As stated above, we've got installation instructions, and all of the above points (and more) are covered in it more detail.  We're considering breaking out some the topics into smaller sections (it's a long read as-is) before posting links to PDFs and such.  But for now, we'll trickle out that information here so that it's a bit more public.

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I’ve always been interested in a SFD kit but wanted to see how others trucks were holding up to hard use after the install. 
 

Do we have any long term info on strength and how the subframe and engine spacers are affected by hard body flexing and other stresses? I remember hearing something about a failure even with a missing link installed and wanted to wait to see if that was an actual issue or not.
 

I don’t need the extra lift necessarily, but I want to do it to reduce the CV angles and save my boots. They keep splitting after only

 a couple months 

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5 minutes ago, PathyGig12 said:

I’ve always been interested in a SFD kit but wanted to see how others trucks were holding up to hard use after the install. 
 

Do we have any long term info on strength and how the subframe and engine spacers are affected by hard body flexing and other stresses? I remember hearing something about a failure even with a missing link installed and wanted to wait to see if that was an actual issue or not.
 

I don’t need the extra lift necessarily, but I want to do it to reduce the CV angles and save my boots. They keep splitting after only

 a couple months 

 

I've been running a SFD on my truck in some shape or form for over 6 yrs, and I've wheeled it hard.  Plenty of guys have had their own homebrew or even Krypton Fab kits for longer I'm sure.  But, I'm not sure what long term assessment will help answer your question, though.  SFDs have been around for well over a decade, and in a form that we've felt is inferior due to use of simple 4"x2" tube with high-radius edges.

 

I'm not aware of any failure with a missing link installed.  The failure I'm aware of was on a buddy's truck and it was without a missing link.  I installed the SFD on it in 2015, and the truck was in excellent shape; SoCal, rust-free truck.  The failure occurred in 2017.  We (my buddy and I) believe the failure was directly due to a hard curb bump on the passenger tire, which caused the sheet metal layers on the chassis to flex a little or possibly a compromise of the weld on the subframe.  Over time, it fatigued until failure.  The missing link in this instance would have absolutely resisted that force initially and would have likely caused the LCA to buckle instead.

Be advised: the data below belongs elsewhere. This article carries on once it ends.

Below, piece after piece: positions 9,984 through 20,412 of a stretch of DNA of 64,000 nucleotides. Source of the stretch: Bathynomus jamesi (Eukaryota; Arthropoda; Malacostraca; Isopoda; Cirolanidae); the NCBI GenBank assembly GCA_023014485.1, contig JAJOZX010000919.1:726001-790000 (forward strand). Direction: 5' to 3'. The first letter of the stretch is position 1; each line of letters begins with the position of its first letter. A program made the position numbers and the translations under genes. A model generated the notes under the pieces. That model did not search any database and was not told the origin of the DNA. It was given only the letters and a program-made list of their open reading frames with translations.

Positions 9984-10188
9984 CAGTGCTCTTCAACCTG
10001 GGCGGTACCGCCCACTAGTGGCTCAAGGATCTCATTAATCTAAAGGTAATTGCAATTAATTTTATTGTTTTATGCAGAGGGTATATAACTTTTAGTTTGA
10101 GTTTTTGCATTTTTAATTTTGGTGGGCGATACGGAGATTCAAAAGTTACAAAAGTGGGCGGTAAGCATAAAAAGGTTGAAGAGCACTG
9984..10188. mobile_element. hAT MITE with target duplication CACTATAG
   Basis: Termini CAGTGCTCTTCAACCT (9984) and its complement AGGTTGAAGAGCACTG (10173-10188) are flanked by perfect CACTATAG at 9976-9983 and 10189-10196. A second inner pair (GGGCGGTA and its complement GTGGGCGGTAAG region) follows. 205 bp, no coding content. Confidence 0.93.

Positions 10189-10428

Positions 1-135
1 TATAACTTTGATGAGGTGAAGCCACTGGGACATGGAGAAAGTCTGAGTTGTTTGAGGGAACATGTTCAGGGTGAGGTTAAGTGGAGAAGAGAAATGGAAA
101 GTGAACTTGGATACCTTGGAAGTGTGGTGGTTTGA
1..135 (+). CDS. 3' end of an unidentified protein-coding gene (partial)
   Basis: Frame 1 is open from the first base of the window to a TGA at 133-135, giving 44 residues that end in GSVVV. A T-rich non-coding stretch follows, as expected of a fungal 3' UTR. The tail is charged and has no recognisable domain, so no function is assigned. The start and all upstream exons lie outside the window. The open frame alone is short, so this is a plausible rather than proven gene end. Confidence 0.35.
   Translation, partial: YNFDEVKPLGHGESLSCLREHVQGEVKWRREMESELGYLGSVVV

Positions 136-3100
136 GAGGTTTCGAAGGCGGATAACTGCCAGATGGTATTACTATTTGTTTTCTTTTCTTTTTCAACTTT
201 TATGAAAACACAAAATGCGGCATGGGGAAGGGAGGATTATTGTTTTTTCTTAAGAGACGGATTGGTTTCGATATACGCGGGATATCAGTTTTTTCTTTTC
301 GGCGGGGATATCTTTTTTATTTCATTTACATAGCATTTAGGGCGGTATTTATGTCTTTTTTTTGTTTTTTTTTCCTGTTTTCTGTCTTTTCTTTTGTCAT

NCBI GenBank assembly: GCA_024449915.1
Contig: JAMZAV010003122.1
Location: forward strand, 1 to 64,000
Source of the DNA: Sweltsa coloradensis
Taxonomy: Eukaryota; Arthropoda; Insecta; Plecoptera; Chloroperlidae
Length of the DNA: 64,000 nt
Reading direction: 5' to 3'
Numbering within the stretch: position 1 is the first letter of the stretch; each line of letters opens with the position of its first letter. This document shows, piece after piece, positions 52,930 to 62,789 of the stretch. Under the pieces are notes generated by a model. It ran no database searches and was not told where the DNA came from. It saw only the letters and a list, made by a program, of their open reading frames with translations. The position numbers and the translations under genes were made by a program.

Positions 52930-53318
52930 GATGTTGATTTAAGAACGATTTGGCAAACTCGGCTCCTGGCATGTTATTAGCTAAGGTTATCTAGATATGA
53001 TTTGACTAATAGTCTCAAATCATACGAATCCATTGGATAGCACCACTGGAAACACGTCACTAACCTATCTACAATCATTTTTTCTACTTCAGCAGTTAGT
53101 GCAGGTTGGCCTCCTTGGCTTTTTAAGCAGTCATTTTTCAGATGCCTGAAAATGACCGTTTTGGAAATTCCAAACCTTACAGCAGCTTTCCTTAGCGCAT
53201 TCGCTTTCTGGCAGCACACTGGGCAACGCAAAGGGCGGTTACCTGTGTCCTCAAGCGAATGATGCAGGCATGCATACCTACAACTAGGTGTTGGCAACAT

Regardless, the ML is deemed required, and anyone running an ML would also greatly benefit from a skid plate, which also helps square up the frame further.  To some extent, I'd say a mid-skid is required if running a missing link to ensure the link itself does not snag anything while wheeling.  These are general things that become more and more important to have to best utilize the truck.

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32 minutes ago, PathyGig12 said:

Awesome, I appreciate the clarification. Not sure where I heard of failures, I must be thinking of something else

 

No sweat.  It's a good topic to bring up and clarify, especially here.  Every modification (or even repair, to some degree) is opportunity/risk to either improve or worsen the vehicle's capabilities, and in nearly every scenario—SFD or otherwise—upgrading one part usually means some other part is inherently "downgraded"...i.e., there's always a new weak link.  An SFD is like any other lift in that it raises the center of gravity of the vehicle, which increases rollover risks.  The fact that it moves the subframe away from the chassis also means some degree of flex is introduced, especially laterally in this case.  If the install is done correctly, the truck can perform safely, but it's never without other risks.

 

Something to also clarify, which was discussed in another thread and PM, is the introduction of driveline vibration and/or noise.  Lowering the subframe does change the angle of the front driveshaft, but to date, we've not heard of any complaints related to that.  However, the new angle can amplify vibrations if the bushings on the front axle support brackets are fatigued.  For most of us who run manual hubs, this can be mitigated.  In most cases, it's not a problem.

 

As for the rear driveshaft, keep in mind the SFD has no impact on the rear suspension.  If you exceed a certain amount of rear lift (let's say 5"), the driveshaft will be at a higher operating angle and may cause noise.  On my truck, I run 6" of rear lift (9448s + 2" spacers) and I have an occasional buzz when I feather on or off the throttle due to a brief load-loss between the driveshaft and pinion at the u-joint.  When load is applied between the two (99% of the time), I don't have any noise or vibration.  But again, this is not a result of being SFD'd...it's a result of too much rear lift.  Notably, we include a PHB Drop Bracket in our kits because it's presumed that if you need an SFD, you'll have an appreciable amount of rear lift that would benefit from a bracket (of course, this is something we can delete from the kit for those who already have a PHB bracket).